infographics with powerpoint

Original graphic courtesy of Hazel Butler for CopyPress

Once your shape has been inserted, use the options that appear at the top to choose your color. You can use one of the preset options or the “Shape Fill” and “Shape Outline” options to select custom colors. You can also use the “Shape Effects” function to make your shape a little more dynamic:

infographics with powerpoint

Original graphic courtesy of Hazel Butler for CopyPress

Once you have your shape looking exactly as you want it, add a text box by going to the Insert tab and choosing “Text Box.” You can add multiple text boxes and tweak the fonts, sizes, and colors, and then move them around so they are arranged as you want them over your shape.:

 

infographics with powerpoint

Original graphic courtesy of Hazel Butler for CopyPress

When you’re happy with how all your text boxes and shapes look together, select every part of the new element you have created, including the shape and all your text boxes, by clicking on each in turn while holding shift (the control may be slightly different, depending on the computer or device you’re using!). You should end up with all aspects of your unique element selected. When you’re sure you have selected every aspect, right click over the selected elements; then click “Group” and select “Group” again:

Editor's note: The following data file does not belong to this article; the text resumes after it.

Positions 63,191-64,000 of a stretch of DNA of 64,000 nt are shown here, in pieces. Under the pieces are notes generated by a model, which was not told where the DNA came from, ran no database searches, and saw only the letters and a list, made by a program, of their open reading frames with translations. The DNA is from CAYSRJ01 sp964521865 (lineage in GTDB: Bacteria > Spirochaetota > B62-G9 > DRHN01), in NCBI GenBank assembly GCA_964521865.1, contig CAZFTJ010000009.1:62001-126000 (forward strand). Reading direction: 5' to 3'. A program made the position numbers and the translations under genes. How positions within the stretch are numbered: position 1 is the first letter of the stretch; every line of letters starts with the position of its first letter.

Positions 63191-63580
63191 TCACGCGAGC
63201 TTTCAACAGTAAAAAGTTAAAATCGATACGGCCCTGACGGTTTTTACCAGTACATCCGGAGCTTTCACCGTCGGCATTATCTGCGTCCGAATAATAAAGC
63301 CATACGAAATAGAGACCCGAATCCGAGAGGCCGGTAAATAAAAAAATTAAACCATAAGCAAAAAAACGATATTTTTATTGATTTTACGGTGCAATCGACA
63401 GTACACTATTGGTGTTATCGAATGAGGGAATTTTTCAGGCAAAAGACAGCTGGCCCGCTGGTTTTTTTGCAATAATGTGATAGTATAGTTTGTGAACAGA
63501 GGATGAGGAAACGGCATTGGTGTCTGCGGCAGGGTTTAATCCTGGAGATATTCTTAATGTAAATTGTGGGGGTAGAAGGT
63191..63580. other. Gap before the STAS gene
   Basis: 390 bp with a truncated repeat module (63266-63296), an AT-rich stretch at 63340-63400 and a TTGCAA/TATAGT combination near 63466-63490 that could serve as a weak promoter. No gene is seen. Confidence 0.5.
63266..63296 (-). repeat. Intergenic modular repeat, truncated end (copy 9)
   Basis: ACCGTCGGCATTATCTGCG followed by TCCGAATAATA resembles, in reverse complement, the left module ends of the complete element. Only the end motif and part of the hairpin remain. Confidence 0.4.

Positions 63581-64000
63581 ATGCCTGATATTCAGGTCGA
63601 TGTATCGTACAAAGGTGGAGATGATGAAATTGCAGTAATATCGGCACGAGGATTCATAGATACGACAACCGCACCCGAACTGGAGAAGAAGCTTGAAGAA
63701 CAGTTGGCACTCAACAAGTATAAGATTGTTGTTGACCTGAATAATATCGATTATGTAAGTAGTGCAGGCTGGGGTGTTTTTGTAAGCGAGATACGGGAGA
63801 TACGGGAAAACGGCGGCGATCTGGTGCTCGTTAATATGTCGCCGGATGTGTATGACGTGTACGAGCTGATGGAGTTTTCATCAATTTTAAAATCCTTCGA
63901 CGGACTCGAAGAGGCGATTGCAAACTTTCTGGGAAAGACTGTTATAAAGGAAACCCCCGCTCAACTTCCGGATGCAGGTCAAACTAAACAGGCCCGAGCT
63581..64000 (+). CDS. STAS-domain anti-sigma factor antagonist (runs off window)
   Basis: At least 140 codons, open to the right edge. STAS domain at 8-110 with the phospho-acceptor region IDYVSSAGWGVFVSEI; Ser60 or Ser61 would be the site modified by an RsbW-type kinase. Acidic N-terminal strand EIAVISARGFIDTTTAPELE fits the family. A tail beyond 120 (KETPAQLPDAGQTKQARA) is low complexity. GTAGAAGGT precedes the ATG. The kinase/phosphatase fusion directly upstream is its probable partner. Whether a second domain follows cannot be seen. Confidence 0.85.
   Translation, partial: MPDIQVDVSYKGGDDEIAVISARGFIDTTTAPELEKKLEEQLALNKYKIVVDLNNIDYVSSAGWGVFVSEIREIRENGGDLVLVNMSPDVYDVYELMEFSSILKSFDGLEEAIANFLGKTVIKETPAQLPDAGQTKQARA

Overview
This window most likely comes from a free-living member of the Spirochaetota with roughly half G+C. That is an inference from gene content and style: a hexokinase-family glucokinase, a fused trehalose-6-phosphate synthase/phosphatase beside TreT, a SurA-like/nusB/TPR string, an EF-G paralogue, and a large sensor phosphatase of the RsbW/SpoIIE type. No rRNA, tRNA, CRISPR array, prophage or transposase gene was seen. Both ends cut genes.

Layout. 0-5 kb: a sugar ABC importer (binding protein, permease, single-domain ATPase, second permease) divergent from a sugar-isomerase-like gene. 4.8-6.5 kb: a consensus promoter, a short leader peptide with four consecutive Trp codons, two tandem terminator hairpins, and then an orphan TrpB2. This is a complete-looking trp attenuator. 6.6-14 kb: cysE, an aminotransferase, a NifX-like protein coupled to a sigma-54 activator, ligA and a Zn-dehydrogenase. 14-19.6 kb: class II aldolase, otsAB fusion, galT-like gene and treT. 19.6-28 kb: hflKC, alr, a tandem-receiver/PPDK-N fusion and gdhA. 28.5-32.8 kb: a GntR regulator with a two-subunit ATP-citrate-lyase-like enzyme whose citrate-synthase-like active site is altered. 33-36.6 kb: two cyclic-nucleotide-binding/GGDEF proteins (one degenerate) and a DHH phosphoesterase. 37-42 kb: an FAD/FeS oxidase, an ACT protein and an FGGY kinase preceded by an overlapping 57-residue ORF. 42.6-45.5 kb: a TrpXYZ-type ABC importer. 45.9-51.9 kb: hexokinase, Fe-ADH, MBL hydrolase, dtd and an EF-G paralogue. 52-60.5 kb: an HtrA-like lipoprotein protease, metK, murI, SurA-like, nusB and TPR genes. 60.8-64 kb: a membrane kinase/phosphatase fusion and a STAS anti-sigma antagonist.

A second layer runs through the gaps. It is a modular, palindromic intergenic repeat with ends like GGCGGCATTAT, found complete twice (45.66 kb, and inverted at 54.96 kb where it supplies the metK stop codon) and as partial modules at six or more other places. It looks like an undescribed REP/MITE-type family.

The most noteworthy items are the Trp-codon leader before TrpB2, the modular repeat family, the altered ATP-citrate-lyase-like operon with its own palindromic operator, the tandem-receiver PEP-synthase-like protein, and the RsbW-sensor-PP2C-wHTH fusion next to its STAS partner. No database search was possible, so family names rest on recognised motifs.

infographics with powerpoint

Original graphic courtesy of Hazel Butler for CopyPress

This will link all aspects of your newly created element together. Now when you click on it, you will find it is selected as if it were a single element rather than several. This is especially useful because you can then move it around easily without losing your alignments.

If you need to duplicate your new element, simply select it once it’s been grouped, copy and paste it, and then tweak the text and colors so you have matching unique elements:

 

infographics with powerpoint

Original graphic courtesy of Hazel Butler for CopyPress

Step 6: Add Original Images to Create Complex Elements

Another great way to ensure your infographics are completely unique to your brand is to add original images. You might use photographs (particularly if you have brand photographs), or choose relevant icons or graphics. Whatever you use, it’s a good idea to add images to your elements to make your infographic as visual and engaging as possible. There are two ways to do this:

You can use the Insert tab to add an image as you have added shapes and text boxes and combine your images with both in exactly the same manner we used in step 5. The easier way, however, is to take advantage of SmartArt elements that include images. Go back to the SmartArt function and insert a new element that includes images; edit it, as we did in step 4; and then click on any of the empty image icons:

infographics with powerpoint

Original graphic courtesy of Hazel Butler for CopyPress

A dialogue box will appear, giving you various options for choosing a source for your image. Find the file you want to use and insert it. Repeat this as many times as necessary to replace all empty images with custom images. This will help you create dynamic elements for your infographic:

infographics with powerpoint

Original graphic courtesy of Hazel Butler for CopyPress